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The Use of Asynchronous Video Communication to Improve Instructor Immediacy and Social Presence in an Online Course
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Borup, J., Graham, C.R. & Velasquez, A. (2010). The Use of Asynchronous Video Communication to Improve Instructor Immediacy and Social Presence in an Online Course. In D. Gibson & B. Dodge (Eds.), Proceedings of Society for Information Technology & Teacher Education International Conference 2010 (pp. 337-344). Chesapeake, VA: AACE.
Retrieved from http://www.editlib.org/p/33358.
Society for Information Technology & Teacher Education International Conference (SITE) 2010
San Diego, CA, USA
March 29, 2010
David Gibson & Bernie Dodge
More Information on SITE
Table of Contents
In this paper we share our experiences with using asynchronous video communications to increase teacher immediacy and social presence during a technology integration course for pre-service teachers. We describe three cases where asynchronous video was used to facilitate instructor-student and peer-to-peer communications. The online tools used were Facebook, VoiceThread, and video blogs created by the Center for Teaching and Learning at Brigham Young University (BYU). Our initial findings indicate that the use of regular video instructor-student and peer-to-peer communication can be an effective way to improve instructor immediacy and social presence in an online environment while maintaining the flexibility that draws students to online learning.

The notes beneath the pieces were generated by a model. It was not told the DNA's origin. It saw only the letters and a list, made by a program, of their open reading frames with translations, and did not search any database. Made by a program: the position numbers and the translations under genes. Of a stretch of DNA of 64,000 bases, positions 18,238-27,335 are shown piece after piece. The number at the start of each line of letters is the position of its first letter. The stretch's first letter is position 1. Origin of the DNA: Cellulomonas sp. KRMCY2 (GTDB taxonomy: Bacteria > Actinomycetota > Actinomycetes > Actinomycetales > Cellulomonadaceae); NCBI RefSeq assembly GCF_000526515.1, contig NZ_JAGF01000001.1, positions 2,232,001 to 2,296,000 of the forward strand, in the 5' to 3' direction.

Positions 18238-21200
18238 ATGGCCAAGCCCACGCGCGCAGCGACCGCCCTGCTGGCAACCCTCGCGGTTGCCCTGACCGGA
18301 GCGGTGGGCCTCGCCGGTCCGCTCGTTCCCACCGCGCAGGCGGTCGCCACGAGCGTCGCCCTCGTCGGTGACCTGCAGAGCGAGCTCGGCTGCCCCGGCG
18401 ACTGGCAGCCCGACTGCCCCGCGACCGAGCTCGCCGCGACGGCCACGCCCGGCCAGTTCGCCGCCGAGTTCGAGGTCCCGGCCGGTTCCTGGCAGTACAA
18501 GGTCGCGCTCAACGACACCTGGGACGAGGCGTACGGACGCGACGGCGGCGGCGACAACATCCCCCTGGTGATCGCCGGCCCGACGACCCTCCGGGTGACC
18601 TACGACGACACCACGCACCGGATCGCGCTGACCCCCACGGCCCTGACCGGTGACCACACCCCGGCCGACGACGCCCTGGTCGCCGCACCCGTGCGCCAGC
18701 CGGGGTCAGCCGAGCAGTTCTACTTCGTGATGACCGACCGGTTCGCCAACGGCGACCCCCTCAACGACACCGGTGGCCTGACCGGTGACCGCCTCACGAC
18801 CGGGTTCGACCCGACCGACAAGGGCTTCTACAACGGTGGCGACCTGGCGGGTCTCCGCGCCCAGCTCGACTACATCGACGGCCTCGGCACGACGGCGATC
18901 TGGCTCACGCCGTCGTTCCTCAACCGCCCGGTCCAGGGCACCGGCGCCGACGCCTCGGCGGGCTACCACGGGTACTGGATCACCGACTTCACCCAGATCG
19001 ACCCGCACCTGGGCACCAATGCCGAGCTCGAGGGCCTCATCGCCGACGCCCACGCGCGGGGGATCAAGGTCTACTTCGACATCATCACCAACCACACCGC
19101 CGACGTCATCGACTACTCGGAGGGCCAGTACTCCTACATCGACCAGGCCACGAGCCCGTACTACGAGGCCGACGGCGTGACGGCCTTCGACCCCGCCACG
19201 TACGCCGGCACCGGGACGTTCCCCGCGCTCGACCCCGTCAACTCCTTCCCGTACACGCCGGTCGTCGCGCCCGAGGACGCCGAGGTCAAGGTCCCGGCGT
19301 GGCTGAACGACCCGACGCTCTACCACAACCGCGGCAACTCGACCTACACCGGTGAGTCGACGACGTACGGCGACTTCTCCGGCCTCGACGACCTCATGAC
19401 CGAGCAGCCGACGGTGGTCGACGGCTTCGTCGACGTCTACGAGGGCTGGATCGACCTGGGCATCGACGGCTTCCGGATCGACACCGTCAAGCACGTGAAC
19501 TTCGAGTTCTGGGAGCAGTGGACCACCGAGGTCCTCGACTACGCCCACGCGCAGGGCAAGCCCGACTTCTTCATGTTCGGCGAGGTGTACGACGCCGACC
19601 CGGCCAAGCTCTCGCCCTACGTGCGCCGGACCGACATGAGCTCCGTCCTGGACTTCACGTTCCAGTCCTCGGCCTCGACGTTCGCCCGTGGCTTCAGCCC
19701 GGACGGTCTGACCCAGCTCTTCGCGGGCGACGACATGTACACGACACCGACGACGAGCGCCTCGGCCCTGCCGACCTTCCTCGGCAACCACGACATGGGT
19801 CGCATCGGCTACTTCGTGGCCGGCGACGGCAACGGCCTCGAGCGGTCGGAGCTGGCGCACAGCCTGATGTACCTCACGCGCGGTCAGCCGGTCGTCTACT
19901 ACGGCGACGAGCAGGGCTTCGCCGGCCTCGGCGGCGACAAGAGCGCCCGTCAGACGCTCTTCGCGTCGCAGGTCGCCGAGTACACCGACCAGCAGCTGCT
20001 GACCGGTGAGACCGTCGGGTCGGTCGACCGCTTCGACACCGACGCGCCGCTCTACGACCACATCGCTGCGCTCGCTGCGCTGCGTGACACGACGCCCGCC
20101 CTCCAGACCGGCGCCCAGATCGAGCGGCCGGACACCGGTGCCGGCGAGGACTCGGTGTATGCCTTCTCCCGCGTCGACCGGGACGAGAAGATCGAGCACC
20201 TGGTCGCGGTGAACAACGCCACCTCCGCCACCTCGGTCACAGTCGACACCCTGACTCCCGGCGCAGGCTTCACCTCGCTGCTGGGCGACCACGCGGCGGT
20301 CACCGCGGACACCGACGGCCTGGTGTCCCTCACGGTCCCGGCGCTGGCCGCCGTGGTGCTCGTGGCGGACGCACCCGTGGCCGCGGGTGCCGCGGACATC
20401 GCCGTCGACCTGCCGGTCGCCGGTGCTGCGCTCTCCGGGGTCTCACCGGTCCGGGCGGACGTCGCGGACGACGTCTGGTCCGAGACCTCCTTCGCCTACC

- Digital Storytelling: Strategies Using VoiceThread
- Engaging Students in Interactive Online Discussions with VoiceThread (an audio/blogging tool)
- QR Codes: A Quick Response for Education
- Viva VoiceThread: Integrating a Web 2.0 Tool in the Additional Language Classroom
- SITE's Digital Fabrication Initative
- Development of a Multimedia Software System for Teaching English as a Foreign Language to South Korean University Students
- Assessing E-Learning Tools to Support International Service-Learning Collaboration
- The Relationship between Synchronous Web Conferencing and Course Satisfaction in a Blended Online Class
- Instructional Design Considerations for Science E-Learning
- Toward a Taxonomy of Distributed Learning Delivery Modes
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